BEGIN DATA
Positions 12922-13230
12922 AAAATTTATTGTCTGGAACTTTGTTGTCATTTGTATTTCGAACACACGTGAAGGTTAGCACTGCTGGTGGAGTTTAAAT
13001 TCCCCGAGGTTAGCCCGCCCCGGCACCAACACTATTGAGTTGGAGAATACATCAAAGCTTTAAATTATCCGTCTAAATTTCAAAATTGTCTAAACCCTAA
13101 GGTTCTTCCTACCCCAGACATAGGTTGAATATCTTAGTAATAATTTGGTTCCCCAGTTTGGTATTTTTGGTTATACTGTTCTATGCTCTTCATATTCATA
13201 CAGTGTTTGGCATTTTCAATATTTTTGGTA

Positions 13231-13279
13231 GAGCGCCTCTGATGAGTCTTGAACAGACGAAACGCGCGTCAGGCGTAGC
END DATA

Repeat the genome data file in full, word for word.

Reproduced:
Positions 12922-13230
12922 AAAATTTATTGTCTGGAACTTTGTTGTCATTTGTATTTCGAACACACGTGAAGGTTAGCACTGCTGGTGGAGTTTAAAT
13001 TCCCCGAGGTTAGCCCGCCCCGGCACCAACACTATTGAGTTGGAGAATACATCAAAGCTTTAAATTATCCGTCTAAATTTCAAAATTGTCTAAACCCTAA
13101 GGTTCTTCCTACCCCAGACATAGGTTGAATATCTTAGTAATAATTTGGTTCCCCAGTTTGGTATTTTTGGTTATACTGTTCTATGCTCTTCATATTCATA
13201 CAGTGTTTGGCATTTTCAATATTTTTGGTA

Positions 13231-13279
13231 GAGCGCCTCTGATGAGTCTTGAACAGACGAAACGCGCGTCAGGCGTAGC